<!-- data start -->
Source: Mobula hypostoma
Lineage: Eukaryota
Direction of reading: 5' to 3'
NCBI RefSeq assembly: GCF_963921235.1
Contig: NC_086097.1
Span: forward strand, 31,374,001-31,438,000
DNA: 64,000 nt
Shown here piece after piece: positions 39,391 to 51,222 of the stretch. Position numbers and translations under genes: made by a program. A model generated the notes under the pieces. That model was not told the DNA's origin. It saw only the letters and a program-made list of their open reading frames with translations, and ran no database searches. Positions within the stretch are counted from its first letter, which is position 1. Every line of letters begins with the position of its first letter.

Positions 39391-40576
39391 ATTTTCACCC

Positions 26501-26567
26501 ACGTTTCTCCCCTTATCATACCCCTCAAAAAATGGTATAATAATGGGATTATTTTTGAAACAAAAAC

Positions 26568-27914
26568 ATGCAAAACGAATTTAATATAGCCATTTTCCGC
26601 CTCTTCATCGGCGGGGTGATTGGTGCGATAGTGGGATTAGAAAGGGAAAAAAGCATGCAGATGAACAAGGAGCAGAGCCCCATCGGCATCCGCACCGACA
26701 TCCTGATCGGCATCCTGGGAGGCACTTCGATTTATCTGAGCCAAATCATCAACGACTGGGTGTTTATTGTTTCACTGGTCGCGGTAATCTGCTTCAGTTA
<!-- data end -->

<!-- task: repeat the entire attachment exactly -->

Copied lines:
Source: Mobula hypostoma
Lineage: Eukaryota
Direction of reading: 5' to 3'
NCBI RefSeq assembly: GCF_963921235.1
Contig: NC_086097.1
Span: forward strand, 31,374,001-31,438,000
DNA: 64,000 nt
Shown here piece after piece: positions 39,391 to 51,222 of the stretch. Position numbers and translations under genes: made by a program. A model generated the notes under the pieces. That model was not told the DNA's origin. It saw only the letters and a program-made list of their open reading frames with translations, and ran no database searches. Positions within the stretch are counted from its first letter, which is position 1. Every line of letters begins with the position of its first letter.

Positions 39391-40576
39391 ATTTTCACCC

Positions 26501-26567
26501 ACGTTTCTCCCCTTATCATACCCCTCAAAAAATGGTATAATAATGGGATTATTTTTGAAACAAAAAC

Positions 26568-27914
26568 ATGCAAAACGAATTTAATATAGCCATTTTCCGC
26601 CTCTTCATCGGCGGGGTGATTGGTGCGATAGTGGGATTAGAAAGGGAAAAAAGCATGCAGATGAACAAGGAGCAGAGCCCCATCGGCATCCGCACCGACA
26701 TCCTGATCGGCATCCTGGGAGGCACTTCGATTTATCTGAGCCAAATCATCAACGACTGGGTGTTTATTGTTTCACTGGTCGCGGTAATCTGCTTCAGTTA